Article Text

PDF
New standardised texts for assessing reading performance in four European languages
  1. G A Hahn1,
  2. D Penka6,
  3. C Gehrlich1,
  4. A Messias1,
  5. M Weismann1,
  6. L Hyvärinen2,
  7. M Leinonen2,
  8. M Feely3,
  9. G Rubin3,
  10. C Dauxerre4,
  11. F Vital-Durand4,
  12. S Featherston5,
  13. K Dietz6,
  14. S Trauzettel-Klosinski1
  1. 1Department of Pathophysiology of Vision and Neuro-Ophthalmology, University Eye Hospital Tübingen, Germany
  2. 2Department of Ophthalmology, Turku University Hospital, Finland
  3. 3Institute of Ophthalmology, University College London, UK
  4. 4INSERM U 371 Lyon, France
  5. 5SFB441 Linguistic Data Structures, Tübingen University
  6. 6Ocuserv, Tübingen, Germany
  7. 7Department of Medical Biometry, University of Tübingen, Tübingen, Germany
  8. 8Department of Ophthalmology, Otorhinolaringology and Head and Neck Surgery, USP, Ribeirão Preto, Brazil
  1. Correspondence to: S Trauzettel-Klosinski Department of Pathophysiology of Vision and Neuro-Ophthalmology, University Eye Hospital, Tübingen, Schleichstrasse 12-16, 72076 Tübingen, Germany; setrauze{at}med.uni-tuebingen.de

Abstract

Aims: To develop standardised texts for assessing reading speed during repeated measurements and across languages for normal subjects and low vision patients.

Methods: 10 texts were designed by linguistic experts in English, Finnish, French, and German. The texts were at the level of a sixth grade reading material (reading ages 10–12 years) and were matched for length (830 (plus or minus 2) characters) and syntactic complexity, according to the syntactic prediction locality theory of Gibson. 100 normally sighted native speaking volunteers aged 18–35 years (25 per language) read each text aloud in randomised order. The newly designed text battery was then applied to test the reading performance of 100 normally sighted native speaking volunteers aged 60–85 years (25 per language).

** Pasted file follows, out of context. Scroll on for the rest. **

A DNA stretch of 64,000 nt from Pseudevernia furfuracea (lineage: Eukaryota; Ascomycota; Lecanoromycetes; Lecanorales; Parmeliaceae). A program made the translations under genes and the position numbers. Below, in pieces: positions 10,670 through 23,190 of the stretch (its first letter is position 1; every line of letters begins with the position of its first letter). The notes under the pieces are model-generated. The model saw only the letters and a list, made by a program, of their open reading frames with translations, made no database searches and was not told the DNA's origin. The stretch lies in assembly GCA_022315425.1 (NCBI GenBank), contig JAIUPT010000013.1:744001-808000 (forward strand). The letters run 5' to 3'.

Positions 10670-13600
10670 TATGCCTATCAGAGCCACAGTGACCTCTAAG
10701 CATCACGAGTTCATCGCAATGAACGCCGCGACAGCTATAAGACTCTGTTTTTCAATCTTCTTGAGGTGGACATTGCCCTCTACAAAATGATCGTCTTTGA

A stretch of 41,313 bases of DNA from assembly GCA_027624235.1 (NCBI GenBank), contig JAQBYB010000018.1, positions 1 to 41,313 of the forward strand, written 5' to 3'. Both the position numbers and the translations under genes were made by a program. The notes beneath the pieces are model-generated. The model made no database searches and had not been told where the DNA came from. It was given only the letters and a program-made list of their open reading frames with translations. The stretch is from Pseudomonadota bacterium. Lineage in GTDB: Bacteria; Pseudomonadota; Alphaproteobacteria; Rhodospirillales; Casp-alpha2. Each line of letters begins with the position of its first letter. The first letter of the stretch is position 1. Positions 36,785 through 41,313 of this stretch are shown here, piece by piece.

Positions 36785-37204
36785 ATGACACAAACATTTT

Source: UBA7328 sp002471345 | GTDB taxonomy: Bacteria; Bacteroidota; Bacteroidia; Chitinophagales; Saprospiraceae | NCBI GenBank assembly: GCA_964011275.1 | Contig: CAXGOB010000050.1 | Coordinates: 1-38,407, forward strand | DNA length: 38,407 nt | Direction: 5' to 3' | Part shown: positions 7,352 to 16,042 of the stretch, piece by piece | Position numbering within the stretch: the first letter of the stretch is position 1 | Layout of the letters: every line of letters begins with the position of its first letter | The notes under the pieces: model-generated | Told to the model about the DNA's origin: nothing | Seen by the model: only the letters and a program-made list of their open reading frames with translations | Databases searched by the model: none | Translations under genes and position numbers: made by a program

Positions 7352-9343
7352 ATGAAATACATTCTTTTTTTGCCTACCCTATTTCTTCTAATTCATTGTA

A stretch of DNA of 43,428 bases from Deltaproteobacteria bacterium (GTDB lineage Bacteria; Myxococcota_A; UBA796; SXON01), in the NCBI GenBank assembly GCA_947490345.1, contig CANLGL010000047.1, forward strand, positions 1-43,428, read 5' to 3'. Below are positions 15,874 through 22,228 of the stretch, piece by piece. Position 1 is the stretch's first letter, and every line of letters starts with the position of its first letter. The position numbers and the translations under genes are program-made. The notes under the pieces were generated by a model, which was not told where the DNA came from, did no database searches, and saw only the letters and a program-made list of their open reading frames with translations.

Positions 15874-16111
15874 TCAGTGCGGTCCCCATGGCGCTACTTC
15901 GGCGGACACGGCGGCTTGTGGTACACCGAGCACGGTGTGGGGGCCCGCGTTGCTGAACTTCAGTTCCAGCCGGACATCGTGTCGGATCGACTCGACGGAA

Results: Reading speed was not significantly different with at least seven texts in all four languages. The maximum reading speed difference between texts, in the same language was 6.8% (Finnish). Average reading speeds (SD) in characters per minute are, for the young observer group: English 1234 (147), Finnish 1263 (142), French 1214 (152), German 1126 (105). The group of older readers showed statistically significant lower average reading speeds: English 951 (97), Finnish 1014 (179), French 1131 (160), German 934 (117).

Conclusion: The authors have developed a set of standardised, homogeneous, and comparable texts in four European languages (English, Finnish, French, German). These texts will be a valuable tool for measuring reading speed in international studies in the field of reading and low vision research.

  • AMD, related macular degeneration
  • MNREAD, Minnesota Reading Test
  • standardised texts
  • reading performance
  • low vision
  • AMD, related macular degeneration
  • MNREAD, Minnesota Reading Test
  • standardised texts
  • reading performance
  • low vision

Statistics from Altmetric.com

Footnotes

  • Support: European Commission, Key action No 6, AMD-READ-Project, QLK 6-CT-2002-00214.

  • The authors have no commercial interests.

  • This study was presented in part at the ARVO meeting 2004 in Fort Lauderdale: Weismann M, Hahn GA, Gehrlich C, et al. New standardised texts in four European languages for assessing reading performance. ARVO abstract 2004:4347/B808.

Request permissions

If you wish to reuse any or all of this article please use the link below which will take you to the Copyright Clearance Center’s RightsLink service. You will be able to get a quick price and instant permission to reuse the content in many different ways.